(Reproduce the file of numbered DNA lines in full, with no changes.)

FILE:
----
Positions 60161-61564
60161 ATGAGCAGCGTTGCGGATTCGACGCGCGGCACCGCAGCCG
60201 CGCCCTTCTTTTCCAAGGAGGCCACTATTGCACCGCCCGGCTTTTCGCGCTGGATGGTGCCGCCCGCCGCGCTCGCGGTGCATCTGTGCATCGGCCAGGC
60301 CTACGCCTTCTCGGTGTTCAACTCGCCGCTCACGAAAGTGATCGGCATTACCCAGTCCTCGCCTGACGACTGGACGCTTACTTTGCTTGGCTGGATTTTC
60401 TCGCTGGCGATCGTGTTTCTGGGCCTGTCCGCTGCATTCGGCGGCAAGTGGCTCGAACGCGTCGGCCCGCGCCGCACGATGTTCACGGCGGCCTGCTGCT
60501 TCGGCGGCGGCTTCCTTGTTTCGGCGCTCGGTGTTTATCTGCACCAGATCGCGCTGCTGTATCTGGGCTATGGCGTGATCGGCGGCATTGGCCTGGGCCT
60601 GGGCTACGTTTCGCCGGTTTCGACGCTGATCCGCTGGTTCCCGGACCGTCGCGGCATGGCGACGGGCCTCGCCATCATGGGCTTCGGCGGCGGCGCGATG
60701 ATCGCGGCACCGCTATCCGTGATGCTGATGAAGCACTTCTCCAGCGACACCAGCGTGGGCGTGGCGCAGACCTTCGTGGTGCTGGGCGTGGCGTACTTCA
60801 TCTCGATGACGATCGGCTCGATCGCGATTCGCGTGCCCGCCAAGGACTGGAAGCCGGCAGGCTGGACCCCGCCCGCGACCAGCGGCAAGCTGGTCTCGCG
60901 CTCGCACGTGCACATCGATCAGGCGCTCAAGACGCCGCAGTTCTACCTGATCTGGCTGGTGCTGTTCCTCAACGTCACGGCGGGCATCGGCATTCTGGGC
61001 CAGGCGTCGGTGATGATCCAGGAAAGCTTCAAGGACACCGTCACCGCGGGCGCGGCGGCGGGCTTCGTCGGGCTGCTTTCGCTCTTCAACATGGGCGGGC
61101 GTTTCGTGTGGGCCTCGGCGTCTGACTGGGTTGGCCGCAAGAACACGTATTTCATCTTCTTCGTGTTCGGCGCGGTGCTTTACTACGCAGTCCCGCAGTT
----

Positions 60161-61564
60161 ATGAGCAGCGTTGCGGATTCGACGCGCGGCACCGCAGCCG
60201 CGCCCTTCTTTTCCAAGGAGGCCACTATTGCACCGCCCGGCTTTTCGCGCTGGATGGTGCCGCCCGCCGCGCTCGCGGTGCATCTGTGCATCGGCCAGGC
60301 CTACGCCTTCTCGGTGTTCAACTCGCCGCTCACGAAAGTGATCGGCATTACCCAGTCCTCGCCTGACGACTGGACGCTTACTTTGCTTGGCTGGATTTTC
60401 TCGCTGGCGATCGTGTTTCTGGGCCTGTCCGCTGCATTCGGCGGCAAGTGGCTCGAACGCGTCGGCCCGCGCCGCACGATGTTCACGGCGGCCTGCTGCT
60501 TCGGCGGCGGCTTCCTTGTTTCGGCGCTCGGTGTTTATCTGCACCAGATCGCGCTGCTGTATCTGGGCTATGGCGTGATCGGCGGCATTGGCCTGGGCCT
60601 GGGCTACGTTTCGCCGGTTTCGACGCTGATCCGCTGGTTCCCGGACCGTCGCGGCATGGCGACGGGCCTCGCCATCATGGGCTTCGGCGGCGGCGCGATG
60701 ATCGCGGCACCGCTATCCGTGATGCTGATGAAGCACTTCTCCAGCGACACCAGCGTGGGCGTGGCGCAGACCTTCGTGGTGCTGGGCGTGGCGTACTTCA
60801 TCTCGATGACGATCGGCTCGATCGCGATTCGCGTGCCCGCCAAGGACTGGAAGCCGGCAGGCTGGACCCCGCCCGCGACCAGCGGCAAGCTGGTCTCGCG
60901 CTCGCACGTGCACATCGATCAGGCGCTCAAGACGCCGCAGTTCTACCTGATCTGGCTGGTGCTGTTCCTCAACGTCACGGCGGGCATCGGCATTCTGGGC
61001 CAGGCGTCGGTGATGATCCAGGAAAGCTTCAAGGACACCGTCACCGCGGGCGCGGCGGCGGGCTTCGTCGGGCTGCTTTCGCTCTTCAACATGGGCGGGC
61101 GTTTCGTGTGGGCCTCGGCGTCTGACTGGGTTGGCCGCAAGAACACGTATTTCATCTTCTTCGTGTTCGGCGCGGTGCTTTACTACGCAGTCCCGCAGTT